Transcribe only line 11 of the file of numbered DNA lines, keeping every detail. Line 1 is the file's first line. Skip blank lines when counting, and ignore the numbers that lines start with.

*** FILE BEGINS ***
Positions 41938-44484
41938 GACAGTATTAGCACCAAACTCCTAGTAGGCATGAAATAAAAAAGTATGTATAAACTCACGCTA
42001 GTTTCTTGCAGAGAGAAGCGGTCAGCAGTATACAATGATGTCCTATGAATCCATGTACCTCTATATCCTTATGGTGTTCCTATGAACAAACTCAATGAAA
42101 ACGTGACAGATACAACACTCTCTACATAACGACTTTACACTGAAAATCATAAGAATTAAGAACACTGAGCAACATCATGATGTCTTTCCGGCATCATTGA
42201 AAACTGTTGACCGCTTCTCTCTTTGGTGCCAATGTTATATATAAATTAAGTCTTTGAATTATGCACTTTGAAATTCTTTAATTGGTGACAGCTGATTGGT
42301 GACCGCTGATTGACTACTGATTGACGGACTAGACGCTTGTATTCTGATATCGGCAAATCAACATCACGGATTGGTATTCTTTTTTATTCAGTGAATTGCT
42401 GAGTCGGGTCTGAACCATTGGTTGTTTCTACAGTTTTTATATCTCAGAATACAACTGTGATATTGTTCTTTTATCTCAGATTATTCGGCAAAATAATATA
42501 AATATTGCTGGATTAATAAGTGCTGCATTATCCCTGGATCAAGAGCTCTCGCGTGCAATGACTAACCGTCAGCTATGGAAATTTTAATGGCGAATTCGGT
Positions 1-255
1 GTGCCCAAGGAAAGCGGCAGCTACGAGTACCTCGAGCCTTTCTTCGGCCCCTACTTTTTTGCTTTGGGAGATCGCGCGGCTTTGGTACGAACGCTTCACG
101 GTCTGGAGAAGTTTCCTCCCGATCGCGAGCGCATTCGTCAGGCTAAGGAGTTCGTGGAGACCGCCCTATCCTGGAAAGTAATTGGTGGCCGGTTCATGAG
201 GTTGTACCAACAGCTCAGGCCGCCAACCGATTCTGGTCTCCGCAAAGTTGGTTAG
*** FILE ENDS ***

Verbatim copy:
101 GTCTGGAGAAGTTTCCTCCCGATCGCGAGCGCATTCGTCAGGCTAAGGAGTTCGTGGAGACCGCCCTATCCTGGAAAGTAATTGGTGGCCGGTTCATGAG